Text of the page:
Wednesday, October 25, 2017

Doomed Glory on the Hoof: What's left of the famous Charge of the Light Brigade?

The preserved bronzed trophy hoof of Ronald, the British cavalry horse that led the Charge of the Light Brigade in the Crimean War on October 25, 1854. Miraculously, he survived and returned to England. His hoof now sits on a bronze pillow and is the property of the The Royal King's Hussar Museum in Winchester, England.

Today is the anniversary of the ill-fated but gallant charge of the Light Brigade of British cavalry during the Crimean War back in 1854. More than half the British cavalry horses and a third of the men who galloped "into the valley of Death" behind the controversial Earl of Cardigan would never gallop back out. But what about the ones who did?

Quick refresher: In the famed charge of the light brigade, a careless communications blunder sent 600 gallant, galloping British cavalry, armed only with sabers and bayonets, into the face of the entire heavily-armed, cannon-equipped Russian army during the Crimean War. ("Theirs was not to reason why...")

The poetic ode to the battle, Tennyson's Charge of the Light Brigade, is one of the most lyrical and often recited poems in the English language. But is there more to its story?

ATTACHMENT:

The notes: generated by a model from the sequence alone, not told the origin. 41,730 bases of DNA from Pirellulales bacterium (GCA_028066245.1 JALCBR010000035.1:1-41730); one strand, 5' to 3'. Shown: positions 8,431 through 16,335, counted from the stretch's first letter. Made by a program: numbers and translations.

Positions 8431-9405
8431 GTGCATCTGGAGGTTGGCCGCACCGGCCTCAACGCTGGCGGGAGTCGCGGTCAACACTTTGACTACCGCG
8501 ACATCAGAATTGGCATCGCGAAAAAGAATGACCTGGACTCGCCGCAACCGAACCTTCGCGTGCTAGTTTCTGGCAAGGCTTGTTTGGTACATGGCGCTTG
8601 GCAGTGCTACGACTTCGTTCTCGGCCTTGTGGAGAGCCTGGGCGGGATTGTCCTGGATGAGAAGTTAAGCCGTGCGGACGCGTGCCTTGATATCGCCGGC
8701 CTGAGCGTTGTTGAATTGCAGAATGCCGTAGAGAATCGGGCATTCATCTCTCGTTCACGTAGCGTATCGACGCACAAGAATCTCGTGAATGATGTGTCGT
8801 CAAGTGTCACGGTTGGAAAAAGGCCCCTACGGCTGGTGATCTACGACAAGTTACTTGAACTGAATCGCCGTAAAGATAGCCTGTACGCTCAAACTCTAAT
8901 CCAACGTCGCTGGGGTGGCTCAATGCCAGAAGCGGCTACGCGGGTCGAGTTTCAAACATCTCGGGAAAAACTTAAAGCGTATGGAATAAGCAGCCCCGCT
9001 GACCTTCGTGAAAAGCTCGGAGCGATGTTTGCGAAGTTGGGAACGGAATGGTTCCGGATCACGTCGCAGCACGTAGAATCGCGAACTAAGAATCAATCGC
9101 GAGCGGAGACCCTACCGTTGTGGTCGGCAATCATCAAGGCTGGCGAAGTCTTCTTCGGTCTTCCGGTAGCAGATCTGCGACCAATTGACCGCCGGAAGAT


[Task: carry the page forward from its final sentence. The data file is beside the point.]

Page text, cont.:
It happened on October 25, 1854 near the port of Balaclava on the Crimean peninsula, part of what today is the disputed land bridge between Ukraine and Russia. The British and French forces were there to push back the Russians--yes, even then the Russians were determined to control Crimea.

Crimea was a vital point in 19th century world trade and transport routes, just as it was 60 years later, in World War I, when the disastrous campaign known simply as "Gallipoli" was fought by British and ANZAC forces in the same region. The jewel of the British empire was India; to get there from Britain, every inch of ocean and land access needed to be protected.

Historians still argue about what happened on this day, but poets and artists responded with some of their greatest work. Within a few weeks, o